The Commerce Department hopes to roll out a new Section 232 exclusion request portal at the end of April or in May, which should expedite the process from where it is today, Commerce Deputy Assistant Secretary for Export Administration Matthew Borman told Senate appropriators on Tuesday.
Commerce announced the process, which will replace the Regulations.gov filing process, in November.
The Bureau of Industry and Security (BIS) has now processed more than 45,000 of roughly 80,000 requests for exclusion from Section 232 metal tariffs, Borman said during a hearing of the Senate Appropriations Commerce Subcommittee on Commerce’s proposed fiscal year 2020 budget.
After a reprogramming authorization Commerce received in FY18, Commerce has hired contractors to accelerate the exclusion process, and “we’ve made a number of process improvements,” Borman said.
At the request of many lawmakers and companies, Commerce implemented a rebuttal/surrebuttal process last year that allows more informed decisions but “by definition pushes the timeline out,” Borman said.
Commerce is requesting $4.5 million for FY20 to facilitate its exclusion process, the same amount provided in FY19 spending legislation, Borman said.
Subcommittee Chairman Jerry Moran, R-Kan., expressed concern that Commerce’s FY20 budget doesn’t plan for an exclusion process in case President Donald Trump decides to impose Section 232 tariffs on automobiles. Trump’s decision is due on May 18, after Commerce submitted its Section 232 report on automotive imports to the White House in February.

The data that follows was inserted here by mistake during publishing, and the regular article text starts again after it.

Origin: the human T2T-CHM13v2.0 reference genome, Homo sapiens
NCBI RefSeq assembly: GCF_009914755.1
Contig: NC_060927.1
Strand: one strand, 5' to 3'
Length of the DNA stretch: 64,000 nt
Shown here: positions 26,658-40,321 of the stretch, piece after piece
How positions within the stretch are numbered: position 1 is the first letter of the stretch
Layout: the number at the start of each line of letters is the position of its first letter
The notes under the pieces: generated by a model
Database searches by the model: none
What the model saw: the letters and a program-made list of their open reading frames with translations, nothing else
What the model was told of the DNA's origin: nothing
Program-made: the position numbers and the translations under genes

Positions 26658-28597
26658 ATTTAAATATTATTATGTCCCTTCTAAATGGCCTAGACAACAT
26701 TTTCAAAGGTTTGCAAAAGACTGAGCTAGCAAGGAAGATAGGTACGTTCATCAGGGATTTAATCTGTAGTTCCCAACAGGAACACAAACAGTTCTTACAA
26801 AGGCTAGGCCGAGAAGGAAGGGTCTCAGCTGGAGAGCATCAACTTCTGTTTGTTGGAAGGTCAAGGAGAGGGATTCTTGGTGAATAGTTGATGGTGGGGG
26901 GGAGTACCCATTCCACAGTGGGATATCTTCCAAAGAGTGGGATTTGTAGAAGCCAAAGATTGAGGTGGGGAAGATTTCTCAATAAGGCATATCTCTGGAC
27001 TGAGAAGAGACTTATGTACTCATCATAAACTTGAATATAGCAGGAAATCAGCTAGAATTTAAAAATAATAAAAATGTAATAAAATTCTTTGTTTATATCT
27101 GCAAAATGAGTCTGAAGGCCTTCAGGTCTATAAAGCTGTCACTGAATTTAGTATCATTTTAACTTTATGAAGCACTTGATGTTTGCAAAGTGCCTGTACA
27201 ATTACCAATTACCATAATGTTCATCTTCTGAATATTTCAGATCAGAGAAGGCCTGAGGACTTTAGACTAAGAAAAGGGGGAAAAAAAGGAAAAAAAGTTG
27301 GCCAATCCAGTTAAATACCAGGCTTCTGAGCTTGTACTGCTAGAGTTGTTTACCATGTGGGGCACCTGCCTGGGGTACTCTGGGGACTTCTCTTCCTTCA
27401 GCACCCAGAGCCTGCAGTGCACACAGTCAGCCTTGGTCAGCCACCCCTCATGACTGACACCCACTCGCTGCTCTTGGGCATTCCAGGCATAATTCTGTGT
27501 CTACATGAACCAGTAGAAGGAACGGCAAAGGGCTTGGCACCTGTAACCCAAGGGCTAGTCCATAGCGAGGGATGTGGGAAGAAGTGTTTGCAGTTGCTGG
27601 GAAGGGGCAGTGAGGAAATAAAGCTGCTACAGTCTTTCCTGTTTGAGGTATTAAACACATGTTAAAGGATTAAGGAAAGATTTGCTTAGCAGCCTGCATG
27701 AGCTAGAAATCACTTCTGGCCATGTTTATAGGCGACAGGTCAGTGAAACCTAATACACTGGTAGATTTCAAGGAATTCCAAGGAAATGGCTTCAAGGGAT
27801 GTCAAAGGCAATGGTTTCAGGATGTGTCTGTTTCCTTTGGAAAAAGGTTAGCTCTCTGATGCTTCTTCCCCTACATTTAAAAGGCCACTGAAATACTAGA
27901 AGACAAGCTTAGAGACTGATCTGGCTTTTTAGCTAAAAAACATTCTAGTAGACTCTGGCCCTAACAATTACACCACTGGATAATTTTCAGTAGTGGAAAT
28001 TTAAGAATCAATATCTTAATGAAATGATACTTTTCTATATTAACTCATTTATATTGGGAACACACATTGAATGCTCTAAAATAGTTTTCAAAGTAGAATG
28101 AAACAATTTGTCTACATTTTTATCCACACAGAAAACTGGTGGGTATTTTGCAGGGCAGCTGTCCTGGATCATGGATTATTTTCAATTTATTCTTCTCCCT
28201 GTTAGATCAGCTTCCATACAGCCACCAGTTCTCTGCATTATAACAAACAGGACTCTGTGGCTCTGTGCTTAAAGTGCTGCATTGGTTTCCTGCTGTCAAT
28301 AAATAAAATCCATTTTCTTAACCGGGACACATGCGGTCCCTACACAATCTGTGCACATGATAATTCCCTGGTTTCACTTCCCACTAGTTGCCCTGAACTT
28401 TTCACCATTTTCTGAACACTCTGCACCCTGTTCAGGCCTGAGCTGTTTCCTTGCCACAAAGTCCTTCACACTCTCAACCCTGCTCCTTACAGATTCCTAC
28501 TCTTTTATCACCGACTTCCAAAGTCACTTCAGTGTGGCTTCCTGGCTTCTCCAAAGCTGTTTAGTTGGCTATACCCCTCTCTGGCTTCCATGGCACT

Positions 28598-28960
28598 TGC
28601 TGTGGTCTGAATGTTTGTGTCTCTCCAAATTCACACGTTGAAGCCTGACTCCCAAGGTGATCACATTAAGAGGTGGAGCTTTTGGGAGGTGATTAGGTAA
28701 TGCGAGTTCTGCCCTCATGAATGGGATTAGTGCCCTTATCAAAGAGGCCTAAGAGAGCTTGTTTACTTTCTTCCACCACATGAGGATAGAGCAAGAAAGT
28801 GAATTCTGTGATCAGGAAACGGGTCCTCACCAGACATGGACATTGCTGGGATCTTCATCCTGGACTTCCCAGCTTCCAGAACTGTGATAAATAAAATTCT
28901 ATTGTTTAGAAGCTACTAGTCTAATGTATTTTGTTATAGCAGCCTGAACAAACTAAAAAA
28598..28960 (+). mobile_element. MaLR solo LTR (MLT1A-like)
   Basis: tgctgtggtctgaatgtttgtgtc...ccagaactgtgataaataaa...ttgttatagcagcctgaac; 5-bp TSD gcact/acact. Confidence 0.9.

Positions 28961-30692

If auto tariffs are imposed, “the issue for me and my colleagues is you’re probably going to be asking for the opportunity to reprogram funds for something we appropriated to something else,” Moran (pictured above) said to Under Secretary of Commerce for International Trade Gil Kaplan during the hearing. “And just the integrity of the appropriation process is important as we try to make decisions where we’re going to put money in this budget. But we can have further conversations.”
But pressed by Moran later in the hearing, Kaplan said the current exclusion process for metal tariffs — which produced significantly more requests than predicted — has taught Commerce that it needs to be “very well-prepared and predict what might occur if there is any action” on the automotive front. “And we can look at the steel and aluminum situation and learn from that experience.”
Compared with FY19 appropriations, Commerce also is requesting an additional $2.9 million for the International Trade Administration to implement a law enacted last year reforming the interagency process of the Committee on Foreign Investment in the United States (CFIUS) and an additional $2.5 million for BIS’ role in implementation of the Export Control Reform Act of 2018, which is part of the CFIUS reform legislation, Commerce stated in written testimony for the hearing.
Those proposed additions are planned to support reviews on foreign investment and emerging technology, Borman said.